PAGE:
Femme usually describes a lesbian with a feminine gender presentation and identity, often one who is attracted to butches.  Femmes are often accused of being straight.   They also have to deal with issues of invisibility since they are not socially read as lesbians.

Up until the 70’s most lesbian relationships were organized with a butch/femme dynamic.  In the 60’s and 70’s second wave feminists accused butch/femme relationships of mimicking straight relationships, and thus being politically incorrect.  Many lesbians have countered that while butch/femme relationships usually appear straight, they also challenge and undermine heteronormative gender expectations.  Today butch/femme is a small lesbian sub-community.
There are many kinds of butches and femmes such as:

Boi: a young masculine lesbian who behaves and dresses like a teenage guy.  Considers “butch” an older “man of the house” role.

Hard Butch: also called a diesel dyke or a bull dyke, is a very masculine butch.

Lipstick Femme: a very feminine femme.

Soft Butch: also called a chapstick lesbian, they are more masculine lesbian but don’t fit the butch stereotype.  They are usually pretty androgynous and are more socially accepted then hard butches.

Stone Butch: an extremely butch, possible transman who is the sexual initiator and does not like to be touched genitally, prefers pleasing femme.

Stone Femme: also called a pillow queen, a femme who does not like to touch others genitals, only wants to be pleased.  Usually dates stone butches.

 Butch and femme are very rarely applied to gay men.  A masculine gay man is called a bear and an effeminate gay man is called a twink or, somewhat pejoratively, a flamer.

You might ask, what does all this have to do with intersex issues?  The honest answer is not much.  I do think it is important to be aware of the vast array of gender identities and presentations.  An intersex person could of course identify and present any way they want, including being butch or femme.

Thursday, July 17, 2014

B is for bisexual

Today our B word is bisexual.  For those of you who have been living in a cave on mars, a bisexual is someone who is sexually attracted to both men and women.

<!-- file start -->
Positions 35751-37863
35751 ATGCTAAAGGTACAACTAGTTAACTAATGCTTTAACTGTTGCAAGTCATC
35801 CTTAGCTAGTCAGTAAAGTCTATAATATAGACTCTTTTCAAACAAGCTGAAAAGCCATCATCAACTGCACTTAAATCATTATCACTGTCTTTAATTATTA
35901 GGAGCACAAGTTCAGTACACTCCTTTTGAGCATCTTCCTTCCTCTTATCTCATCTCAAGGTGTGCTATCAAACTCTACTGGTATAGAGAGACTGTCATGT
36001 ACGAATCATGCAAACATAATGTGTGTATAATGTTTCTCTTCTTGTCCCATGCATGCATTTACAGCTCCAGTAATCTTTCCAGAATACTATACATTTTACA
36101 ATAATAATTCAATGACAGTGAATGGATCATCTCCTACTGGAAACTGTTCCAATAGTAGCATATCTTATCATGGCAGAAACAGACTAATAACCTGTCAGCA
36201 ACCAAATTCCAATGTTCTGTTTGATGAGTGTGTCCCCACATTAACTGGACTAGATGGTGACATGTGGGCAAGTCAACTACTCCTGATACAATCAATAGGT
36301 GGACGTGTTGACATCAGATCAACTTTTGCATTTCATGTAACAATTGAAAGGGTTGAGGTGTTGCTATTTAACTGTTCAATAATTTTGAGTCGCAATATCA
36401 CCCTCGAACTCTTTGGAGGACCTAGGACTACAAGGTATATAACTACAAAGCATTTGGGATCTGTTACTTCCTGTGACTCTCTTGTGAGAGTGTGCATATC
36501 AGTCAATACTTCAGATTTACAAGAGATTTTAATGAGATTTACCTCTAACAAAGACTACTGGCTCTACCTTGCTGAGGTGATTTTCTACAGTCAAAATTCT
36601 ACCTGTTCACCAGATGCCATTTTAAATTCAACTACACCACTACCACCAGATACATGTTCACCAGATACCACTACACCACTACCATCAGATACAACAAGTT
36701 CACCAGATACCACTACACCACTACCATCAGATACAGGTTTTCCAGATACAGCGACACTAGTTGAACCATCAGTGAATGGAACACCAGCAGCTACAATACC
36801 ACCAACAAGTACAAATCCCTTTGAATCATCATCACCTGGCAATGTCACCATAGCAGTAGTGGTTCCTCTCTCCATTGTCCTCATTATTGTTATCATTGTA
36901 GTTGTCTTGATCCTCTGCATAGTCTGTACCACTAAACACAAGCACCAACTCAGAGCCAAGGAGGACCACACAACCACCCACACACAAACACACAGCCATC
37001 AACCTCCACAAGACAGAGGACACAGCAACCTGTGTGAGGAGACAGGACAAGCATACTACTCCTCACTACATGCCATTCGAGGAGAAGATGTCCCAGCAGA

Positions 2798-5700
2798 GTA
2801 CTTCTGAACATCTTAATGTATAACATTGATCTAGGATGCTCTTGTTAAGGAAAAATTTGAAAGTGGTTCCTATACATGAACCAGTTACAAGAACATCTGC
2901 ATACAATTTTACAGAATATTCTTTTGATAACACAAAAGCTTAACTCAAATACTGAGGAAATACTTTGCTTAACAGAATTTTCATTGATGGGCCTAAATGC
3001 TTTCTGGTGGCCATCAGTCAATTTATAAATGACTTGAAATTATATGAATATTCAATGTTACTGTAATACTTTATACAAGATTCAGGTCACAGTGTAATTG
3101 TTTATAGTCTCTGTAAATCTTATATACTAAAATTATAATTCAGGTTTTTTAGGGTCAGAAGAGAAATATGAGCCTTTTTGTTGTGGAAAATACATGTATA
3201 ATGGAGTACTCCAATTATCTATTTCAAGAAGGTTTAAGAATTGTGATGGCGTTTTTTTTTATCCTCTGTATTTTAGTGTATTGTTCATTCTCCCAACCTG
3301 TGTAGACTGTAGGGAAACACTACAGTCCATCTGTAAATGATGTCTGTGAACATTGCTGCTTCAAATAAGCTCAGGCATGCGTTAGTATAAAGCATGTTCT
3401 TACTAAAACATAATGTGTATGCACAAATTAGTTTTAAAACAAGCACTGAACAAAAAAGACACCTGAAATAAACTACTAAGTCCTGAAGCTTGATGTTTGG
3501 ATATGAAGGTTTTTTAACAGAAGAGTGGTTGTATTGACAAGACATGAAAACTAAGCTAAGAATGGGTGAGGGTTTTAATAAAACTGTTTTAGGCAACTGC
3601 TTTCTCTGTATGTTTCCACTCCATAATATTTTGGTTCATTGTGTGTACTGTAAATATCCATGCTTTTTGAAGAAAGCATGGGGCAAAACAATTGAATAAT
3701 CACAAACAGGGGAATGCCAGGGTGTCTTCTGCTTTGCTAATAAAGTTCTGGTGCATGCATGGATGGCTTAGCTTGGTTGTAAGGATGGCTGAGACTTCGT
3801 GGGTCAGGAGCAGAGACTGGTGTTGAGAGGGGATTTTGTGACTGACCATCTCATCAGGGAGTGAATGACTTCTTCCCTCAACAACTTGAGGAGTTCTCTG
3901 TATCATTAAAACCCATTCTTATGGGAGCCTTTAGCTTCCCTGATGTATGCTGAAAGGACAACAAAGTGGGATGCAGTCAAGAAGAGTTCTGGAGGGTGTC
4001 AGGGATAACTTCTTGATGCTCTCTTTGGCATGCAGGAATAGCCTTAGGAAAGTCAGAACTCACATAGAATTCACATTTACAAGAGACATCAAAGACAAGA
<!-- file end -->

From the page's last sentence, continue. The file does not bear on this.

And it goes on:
Dr. Alfred Kinsey invented the famous Kinsey Scale.  The scale rates everyone from 0 (exclusively heterosexual) to 6 (exclusively homosexual).  3 would be a balanced bisexual with as much interest and experience with both sexes.  Kinsey believed that while most people gravitate toward one side of the spectrum or the other, almost no one is a perfect 0 or 6.  Almost everyone is just a little bisexual.
 
Bisexuals often feel that they are being erased or not taken seriously, they are often accused of experimenting or just being curious.  There is also a trend of bisexual chic, with culture encouraging young women to experiment with each other as a trendy thing and celebrities who are straight having public same sex kisses for attention and shock.  Most bisexuals don’t like this as it insults their sexuality.


What does all this have to do with intersex?  Intersex people come in all sexual orientations.  If you believe sexual orientation is biologically determined (no evidence to support this) then you might believe all intersex people are bisexual (not true).  In any case I thought it would make an interesting post. 

Tuesday, July 15, 2014

B is for Bathroom

Our B word for today is bathrooms.  I have written about bathrooms before, but it is an issue that many parents of intersex children are concerned about, so a short review is in order.

There is no reason parents should be concerned about public bathrooms.  There are privacy walls around the stalls (and in locker rooms, I changed this way all through high school).  There is no reason anyone has to find out you are intersex from a public bathroom.